Commercial satellite imagery, produced by Maxar Technologies, from as early as the summer of 2022 continuing into the autumn, showed the movement of old T-62 tanks from storage at Russia’s 1295th Central Tank Reserve and Storage Base in, Prymorskyi Krai region. These tanks which, unlike those deployed at the start of the full-scale invasion showed little sign of having been upgraded or modified, began to appear on the front line in Ukraine.

Then, in March 2023, footage began to appear on social media of the even older T-54 and T-55 tanks being transported by rail from the Arsenyev base, which raised widespread speculation that these armored vehicles, which were built in the 1960s, were also being deployed to the Ukrainian front.

 

Experts initially presumed that these tanks would then be modernized and upgraded before being sent to the frontlines. There was an attraction in using the T-54/55 due to its simplicity which would be reflected in a relatively short time to train crews, particularly conscripts, as well as low, by 21st century standards, operational, logistic and maintenance costs.

Russia had much experience in upgrading its T54/T55 tanks, primarily for export, which have seen action in most of the conflicts in the Middle East, Africa and Caucuses of the 1980s, 90s and as recently seen in Yemen and Sudan.

However, the T-54/55s seen in Ukraine appear to have received no enhancements and have been deployed in the same condition as when they were placed in storage. They appear to lack any of the protective features seen on some of the enhanced variants of the 1990s, or even the 1980s.

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The 205 mm front turret and 120 mm hull front armor, offers limited protection from modern anti-tank weapons and their rudimentary fire control and gun stabilization systems make them unsuitable for use in their original primary role as part of a mechanized assault group. The 100 mm rifled gun, carried by these older versions of the tank, would be ineffective against virtually all of Ukraine’s armor. Upgraded T55s, used by the Iraqi Republican Guard in Kuwait during the First Gulf War, were simply outgunned by US M1 Abrams and British Challenger tanks and destroyed at ranges that exceeded their own maximum limit.

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As John Delaney, a senior curator at the UK’s Imperial War Museum (IWM) said: “Versus a Leopard 1 or Challenger in a one-on-one tank matchup [the T54/T55] will lose every time.” So far in the war in Ukraine there have actually been very few tank on tank engagements, with most of the estimated 1,900 tanks Russia has lost having been destroyed by anti-tank guided weapons, indirect fire (conventional artillery and rockets), drones or just being abandoned.

Some estimates say that there may have been several hundred of these old tanks in storage but the odd sightings behind the Russian lines does not indicate that they have arrived in Ukraine at anything like those numbers. Unless Russia is hiding them away and intends to launch them in the sort of ‘meat grinder’ tactics of its recent infantry battles, they must find some other use for them.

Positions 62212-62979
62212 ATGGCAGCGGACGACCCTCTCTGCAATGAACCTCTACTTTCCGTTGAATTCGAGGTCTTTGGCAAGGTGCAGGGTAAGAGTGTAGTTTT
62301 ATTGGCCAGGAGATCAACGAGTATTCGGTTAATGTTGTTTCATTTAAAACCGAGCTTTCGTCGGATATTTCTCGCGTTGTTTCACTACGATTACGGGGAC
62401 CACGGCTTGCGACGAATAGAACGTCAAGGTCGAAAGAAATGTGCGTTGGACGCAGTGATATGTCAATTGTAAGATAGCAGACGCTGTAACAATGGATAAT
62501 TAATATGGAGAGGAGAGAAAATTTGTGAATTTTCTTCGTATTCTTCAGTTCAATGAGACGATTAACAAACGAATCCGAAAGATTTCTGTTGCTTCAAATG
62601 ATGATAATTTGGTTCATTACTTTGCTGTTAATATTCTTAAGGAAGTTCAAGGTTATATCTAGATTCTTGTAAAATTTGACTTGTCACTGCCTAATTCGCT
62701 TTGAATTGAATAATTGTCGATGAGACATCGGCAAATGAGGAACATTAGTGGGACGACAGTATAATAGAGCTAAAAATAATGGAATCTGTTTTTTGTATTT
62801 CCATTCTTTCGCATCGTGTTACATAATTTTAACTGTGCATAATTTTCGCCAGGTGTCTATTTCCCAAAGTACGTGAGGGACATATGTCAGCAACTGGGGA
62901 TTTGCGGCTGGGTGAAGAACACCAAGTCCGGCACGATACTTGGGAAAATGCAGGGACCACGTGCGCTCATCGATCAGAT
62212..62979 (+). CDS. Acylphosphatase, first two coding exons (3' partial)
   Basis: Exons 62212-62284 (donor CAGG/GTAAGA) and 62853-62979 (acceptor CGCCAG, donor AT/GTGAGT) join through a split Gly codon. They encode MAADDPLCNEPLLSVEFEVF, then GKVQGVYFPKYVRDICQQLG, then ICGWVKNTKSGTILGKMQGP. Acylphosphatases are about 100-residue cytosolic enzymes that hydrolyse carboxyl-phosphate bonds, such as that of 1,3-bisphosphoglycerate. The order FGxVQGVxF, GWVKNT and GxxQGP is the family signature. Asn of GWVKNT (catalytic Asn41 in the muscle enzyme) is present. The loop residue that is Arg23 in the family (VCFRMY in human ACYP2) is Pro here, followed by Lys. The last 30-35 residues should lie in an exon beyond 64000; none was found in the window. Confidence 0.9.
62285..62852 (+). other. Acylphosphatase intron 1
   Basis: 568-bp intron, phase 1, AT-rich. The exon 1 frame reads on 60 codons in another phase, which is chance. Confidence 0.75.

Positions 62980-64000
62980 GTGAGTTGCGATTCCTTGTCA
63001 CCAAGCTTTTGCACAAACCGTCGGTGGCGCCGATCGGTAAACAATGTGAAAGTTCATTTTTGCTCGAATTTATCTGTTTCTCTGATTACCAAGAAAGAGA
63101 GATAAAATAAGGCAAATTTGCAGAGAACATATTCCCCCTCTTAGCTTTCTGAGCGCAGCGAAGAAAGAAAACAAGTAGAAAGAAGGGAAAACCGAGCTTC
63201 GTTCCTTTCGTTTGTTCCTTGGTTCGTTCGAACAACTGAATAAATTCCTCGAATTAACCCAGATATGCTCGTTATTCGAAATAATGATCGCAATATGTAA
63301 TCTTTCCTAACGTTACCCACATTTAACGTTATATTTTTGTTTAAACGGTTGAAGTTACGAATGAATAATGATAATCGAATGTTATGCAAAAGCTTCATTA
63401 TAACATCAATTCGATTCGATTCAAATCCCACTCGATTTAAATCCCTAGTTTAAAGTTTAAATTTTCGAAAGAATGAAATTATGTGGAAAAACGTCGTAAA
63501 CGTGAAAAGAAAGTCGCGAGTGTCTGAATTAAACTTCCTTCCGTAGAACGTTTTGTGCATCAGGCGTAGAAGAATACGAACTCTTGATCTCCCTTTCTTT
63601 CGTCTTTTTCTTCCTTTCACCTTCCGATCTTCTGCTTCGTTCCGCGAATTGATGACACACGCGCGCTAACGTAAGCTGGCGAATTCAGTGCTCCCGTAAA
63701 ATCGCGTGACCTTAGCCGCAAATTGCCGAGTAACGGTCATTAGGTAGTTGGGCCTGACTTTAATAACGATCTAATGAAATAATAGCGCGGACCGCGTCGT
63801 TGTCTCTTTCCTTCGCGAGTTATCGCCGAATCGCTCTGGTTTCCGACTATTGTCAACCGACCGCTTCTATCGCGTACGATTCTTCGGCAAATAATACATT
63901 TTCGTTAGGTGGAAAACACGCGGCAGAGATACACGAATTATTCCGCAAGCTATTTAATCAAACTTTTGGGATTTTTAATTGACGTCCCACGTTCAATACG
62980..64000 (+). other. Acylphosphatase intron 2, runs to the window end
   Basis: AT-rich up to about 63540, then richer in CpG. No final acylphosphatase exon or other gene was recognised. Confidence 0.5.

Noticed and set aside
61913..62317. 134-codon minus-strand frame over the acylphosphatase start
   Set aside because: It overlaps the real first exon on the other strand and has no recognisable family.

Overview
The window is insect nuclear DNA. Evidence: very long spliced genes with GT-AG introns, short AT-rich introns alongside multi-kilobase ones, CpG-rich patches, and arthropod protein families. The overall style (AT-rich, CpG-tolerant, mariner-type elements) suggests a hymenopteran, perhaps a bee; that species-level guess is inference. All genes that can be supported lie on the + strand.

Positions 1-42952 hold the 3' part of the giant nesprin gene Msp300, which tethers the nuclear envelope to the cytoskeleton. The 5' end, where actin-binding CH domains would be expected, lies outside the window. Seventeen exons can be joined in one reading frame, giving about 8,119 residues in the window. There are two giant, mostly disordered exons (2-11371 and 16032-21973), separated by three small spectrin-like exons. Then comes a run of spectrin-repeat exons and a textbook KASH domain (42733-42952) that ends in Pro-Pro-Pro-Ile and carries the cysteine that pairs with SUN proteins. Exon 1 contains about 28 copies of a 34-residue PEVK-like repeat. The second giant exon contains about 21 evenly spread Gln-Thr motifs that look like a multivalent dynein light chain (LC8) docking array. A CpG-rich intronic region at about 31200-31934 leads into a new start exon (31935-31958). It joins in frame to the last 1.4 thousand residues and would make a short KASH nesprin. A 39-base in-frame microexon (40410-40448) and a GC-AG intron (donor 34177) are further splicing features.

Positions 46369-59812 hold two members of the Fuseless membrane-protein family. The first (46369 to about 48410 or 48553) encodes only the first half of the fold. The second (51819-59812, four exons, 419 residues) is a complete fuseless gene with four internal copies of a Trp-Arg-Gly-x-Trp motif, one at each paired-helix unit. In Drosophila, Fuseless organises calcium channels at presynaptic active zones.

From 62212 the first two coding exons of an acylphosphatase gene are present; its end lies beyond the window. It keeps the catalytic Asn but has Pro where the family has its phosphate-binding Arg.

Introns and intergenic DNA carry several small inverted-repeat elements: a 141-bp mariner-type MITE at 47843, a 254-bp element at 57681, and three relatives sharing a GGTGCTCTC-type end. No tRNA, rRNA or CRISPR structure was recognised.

As Russia increasingly goes on the defensive, building extensive trenches and defensive positions, particularly in the south of Ukraine the T54/T55s may prove more useful as static gun emplacements. The tank could be dug in so that only its turret can be seen above ground to defend a front line against counterattacks. As Delaney went on to say: “If you’ve been the aggressor in a war and you’re suddenly about to be on the defensive, this would be effective for static defensive positions.”

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(Destroyed) T55 dug in, Kuwait 1991

Photo: Open source

 Another use could be as an additional artillery system, to provide indirect fire support to mobile Russian forces, operating from one ‘tactical bound’ behind advancing troops. It is also likely that, as they run low on conventional artillery ammunition, Russian forces may have stocks of the 100mm ammunition used by the tank which includes high explosive-fragmentation, as well as anti-tank rounds.

As the saying goes “beggars can’t be choosers”, Robert Lee, a senior fellow at the US Foreign Policy Research Institute comments: “In general, Russia has lost a lot of equipment, and it’s hard to build new equipment. They are producing new tanks – they are still producing the T-90 – but they need more equipment than they can produce, so they are relying on old tanks to make up for the shortages.”

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It should also be noted that Ukraine also has fielded some, albeit highly enhanced versions, of the T55. At the end of 2022 Slovenia transferred 28 of its M-55S tanks from storage. Derived from former Soviet T-54/T55s, the M-55S variant once formed the backbone of Slovenian armored units benefitting from a stabilized NATO standard 105mm main gun, superior reactive armor protection, new fire-control system and an improved powerplant. The British gun is compatible with a wide range of modern ammunition, including armor-piercing sabot rounds that can penetrate the armor of a modern T-72.

Slovenia M55S tank

Photo: Open Source

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